Build a simple light following robot with common low cost parts.  You will need a soldering iron, hot glue gun, and an ohmmeter if you do not have matched light sensor cells.  This robot will follow light from a flashlight.  These parts are available at many electronics suppliers, and are common in on-line surplus outlets.

Parts and Tools:

    1) Two small DC motors, with fairly long shafts.
    2) Three popsicle sticks
    4) Two potentiometers, around 10K
    5) Two (matched) CdS cells
    6) Insulated wire
    7) Two N-Channel MOSFETs
    8) Two diodes, preferably fast switching type
    9) Tube or shrink-tubing to use for wheels
   10) [optional] 1/2 ping pong ball, or metal thumb-tack, to use for rear skid.
   11) Hot glue, and hot glue gun
   12) Solder, soldering iron
   13) Multimeter (only needed if you need to select CdS cells)
   14) 9v battery plug
   15) 9v battery

On-line surplus electronics stores often sell large bags of Cadmium Sulfide (CdS) light sensor cells, which are Light Dependant Resistors (LDRs) for reasonable prices.  When using cells from such a grab-bag, you should be careful to select two matched cells with a similar resistance under both low and bright light.  The values of these cells can vary significantly.  Matching to within 10-20% is sufficient.

This robot is based off of two mirror-image motor driver circuits as shown here.  The photocell on the left side drives the motor on the right, and vica-versa.

Step 1: Select Matching CdS cells

If you are working from a grab-bag of cells, you will want to select two fairly similar photocells.  If you purchased matched photocells, you can skip this step.

Measure the resistance of cell in dim, ambient light. Repeat this measurement pointing toward a lamp. The second measurement should be significantly lower.

Repeat this measurement on several cells until you find two which have similar values both under dim light and when pointed toward a lamp.

<p>How fast they should switch, the diodes?</p>
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<p>Would this work with a single potentiometer to adjust the sensitivity if it was the last thing in the circuit before the battery ground? Or in your experience was it important to be able to adjust the potentiometers individually?</p>
potiometer is 3 way switch or something else??? please tell me!
<p>Hi Great Instructable! I swear I checked all the comments first before I ask this, I'm sure someone has before I, Is there any way to reverse this ciruit? I want the robot to STOP when the Photos' receive light. In other words, if the 'bot is in the dark...it should THEN move until it finds light or turns to face it, then stop. as if it wants to charge it's solar cells ya' know? since the motors are &quot;triggered&quot; only in light it would be running for the dark. Much Thanks!!</p>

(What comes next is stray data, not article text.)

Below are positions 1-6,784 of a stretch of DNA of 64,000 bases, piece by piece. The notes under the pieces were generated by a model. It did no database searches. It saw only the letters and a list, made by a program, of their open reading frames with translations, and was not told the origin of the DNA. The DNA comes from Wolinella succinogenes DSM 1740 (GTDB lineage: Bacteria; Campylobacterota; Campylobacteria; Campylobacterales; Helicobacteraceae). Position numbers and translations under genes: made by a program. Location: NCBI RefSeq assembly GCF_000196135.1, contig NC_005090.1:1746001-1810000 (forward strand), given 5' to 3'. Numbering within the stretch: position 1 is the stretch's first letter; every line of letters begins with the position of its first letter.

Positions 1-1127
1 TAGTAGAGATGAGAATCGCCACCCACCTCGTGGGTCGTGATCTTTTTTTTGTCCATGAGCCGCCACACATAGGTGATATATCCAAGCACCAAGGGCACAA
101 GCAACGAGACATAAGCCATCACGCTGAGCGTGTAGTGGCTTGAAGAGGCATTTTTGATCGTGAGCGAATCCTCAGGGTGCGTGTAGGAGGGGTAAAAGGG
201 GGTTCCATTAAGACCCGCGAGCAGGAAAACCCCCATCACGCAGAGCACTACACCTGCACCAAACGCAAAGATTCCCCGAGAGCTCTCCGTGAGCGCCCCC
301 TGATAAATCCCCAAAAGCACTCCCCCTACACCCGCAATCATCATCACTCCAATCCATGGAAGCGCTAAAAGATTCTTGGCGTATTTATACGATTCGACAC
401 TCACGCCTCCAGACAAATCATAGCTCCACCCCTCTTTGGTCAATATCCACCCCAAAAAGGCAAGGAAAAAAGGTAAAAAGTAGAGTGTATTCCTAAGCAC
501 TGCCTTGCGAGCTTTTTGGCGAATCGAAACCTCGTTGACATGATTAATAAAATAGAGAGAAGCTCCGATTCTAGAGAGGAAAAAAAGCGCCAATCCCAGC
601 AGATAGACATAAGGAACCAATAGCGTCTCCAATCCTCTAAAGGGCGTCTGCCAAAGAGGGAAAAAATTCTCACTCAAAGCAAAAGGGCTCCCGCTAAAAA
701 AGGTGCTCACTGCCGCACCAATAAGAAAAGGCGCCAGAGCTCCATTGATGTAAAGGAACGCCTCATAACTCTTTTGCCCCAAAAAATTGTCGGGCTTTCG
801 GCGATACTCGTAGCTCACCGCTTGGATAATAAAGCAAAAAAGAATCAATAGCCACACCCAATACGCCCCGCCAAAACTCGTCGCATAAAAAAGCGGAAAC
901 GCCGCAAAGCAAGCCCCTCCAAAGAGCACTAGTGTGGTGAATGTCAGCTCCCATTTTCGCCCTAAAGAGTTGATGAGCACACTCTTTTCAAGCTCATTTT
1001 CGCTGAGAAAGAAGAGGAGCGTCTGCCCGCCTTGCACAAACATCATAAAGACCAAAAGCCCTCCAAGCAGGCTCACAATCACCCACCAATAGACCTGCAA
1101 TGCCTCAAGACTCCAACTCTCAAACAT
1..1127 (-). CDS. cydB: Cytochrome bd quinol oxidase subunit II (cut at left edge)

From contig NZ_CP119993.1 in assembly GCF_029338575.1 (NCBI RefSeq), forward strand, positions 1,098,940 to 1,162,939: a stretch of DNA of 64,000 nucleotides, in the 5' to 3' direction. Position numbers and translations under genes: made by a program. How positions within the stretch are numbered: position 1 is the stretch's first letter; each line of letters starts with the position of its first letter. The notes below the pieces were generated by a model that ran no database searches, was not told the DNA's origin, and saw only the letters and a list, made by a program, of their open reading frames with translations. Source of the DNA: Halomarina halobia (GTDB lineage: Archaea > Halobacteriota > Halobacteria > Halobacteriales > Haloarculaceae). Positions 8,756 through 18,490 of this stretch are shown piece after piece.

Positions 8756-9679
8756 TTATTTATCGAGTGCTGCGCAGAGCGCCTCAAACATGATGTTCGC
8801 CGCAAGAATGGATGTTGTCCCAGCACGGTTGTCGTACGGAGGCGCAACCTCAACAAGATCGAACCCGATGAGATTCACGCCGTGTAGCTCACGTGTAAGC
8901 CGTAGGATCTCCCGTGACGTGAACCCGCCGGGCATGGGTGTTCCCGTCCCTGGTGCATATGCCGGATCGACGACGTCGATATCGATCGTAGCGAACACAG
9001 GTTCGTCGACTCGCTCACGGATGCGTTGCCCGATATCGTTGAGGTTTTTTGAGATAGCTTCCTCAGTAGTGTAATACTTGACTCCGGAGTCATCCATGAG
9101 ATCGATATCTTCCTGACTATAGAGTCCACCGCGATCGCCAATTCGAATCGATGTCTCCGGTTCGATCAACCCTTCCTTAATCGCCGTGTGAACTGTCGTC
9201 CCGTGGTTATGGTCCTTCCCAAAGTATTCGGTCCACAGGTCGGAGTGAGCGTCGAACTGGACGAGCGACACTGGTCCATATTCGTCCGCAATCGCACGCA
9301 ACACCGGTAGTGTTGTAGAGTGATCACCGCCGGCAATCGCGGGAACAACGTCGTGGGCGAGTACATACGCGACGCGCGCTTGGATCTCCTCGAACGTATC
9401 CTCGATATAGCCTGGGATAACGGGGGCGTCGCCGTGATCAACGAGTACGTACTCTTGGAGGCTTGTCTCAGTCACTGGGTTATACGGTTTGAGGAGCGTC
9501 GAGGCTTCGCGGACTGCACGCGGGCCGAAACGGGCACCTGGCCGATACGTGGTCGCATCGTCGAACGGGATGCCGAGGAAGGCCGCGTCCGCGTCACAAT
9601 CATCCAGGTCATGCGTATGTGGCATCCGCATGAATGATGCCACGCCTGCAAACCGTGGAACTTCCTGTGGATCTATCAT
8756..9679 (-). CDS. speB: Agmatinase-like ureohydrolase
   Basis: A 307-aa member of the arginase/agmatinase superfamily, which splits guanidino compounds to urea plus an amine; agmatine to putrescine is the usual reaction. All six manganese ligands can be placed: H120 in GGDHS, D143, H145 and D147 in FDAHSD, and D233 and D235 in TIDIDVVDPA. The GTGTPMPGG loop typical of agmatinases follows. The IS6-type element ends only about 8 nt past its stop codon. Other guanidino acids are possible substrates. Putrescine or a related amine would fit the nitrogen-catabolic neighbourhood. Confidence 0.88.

<p>You could swap out the NMOS with a PMOS transistor. That way, the motors will run until light turns off (instead of on) the transistors.</p>
<p>Missed the earlier notification. If you swap the motor leads you can get a bot that runs away from a light, but stands still in the dark. You would &quot;push&quot; it around with a flashlight, instead of having it follow one. You will find that such a pusher is a little harder to control than a follower.</p>
To make*
<p>Depends on how many spare parts you have around. Shipping will be an issue if you don't stock things. I can do it for about $5. $1 ea for motors. $0.10 each for transistors. $0.25 each for potentiometers. About $0.20 each for CdS cells, these are mostly only available as surplus. Cheap in bulk... bags of 100 or so. $0.25 for battery connector, $1 for battery. I have resistors, tape, wire, little tubes laying around. Solder. Hot glue.</p>
About how much is it toke one
Hey, this is a fantastic project. I loved the way you explained all the details of the project......
Any small(ish)-signal n-channel mosfet will do. 200mA peak should be sufficient. I used several (whatever we had around the lab). 2N7000 will do http://www.goldmine-elec-products.com/prodinfo.asp?number=A20384 <br>vn2222, for more power... bs170, for MASSIVE power (20A?) these are cheap (around $0.50 ea) http://www.digikey.com/product-detail/en/NTD5867NL-1G/NTD5867NL-1GOS-ND/2401422
which N-Channel MOSFET???
I believe that is cut up &quot;screendoor/storm window Spline&quot; being used for the wheels. but anything that grips well will work.
killbox: you ringer. you know it is screen holder... I got it from you! You could punch a hole in almost any rubber, and I bet there are grommets around that will work.

About This Instructable




Bio: Degrees in EE, specializing in Digital Signal Processing. Working as a software engineer for 20+ years.
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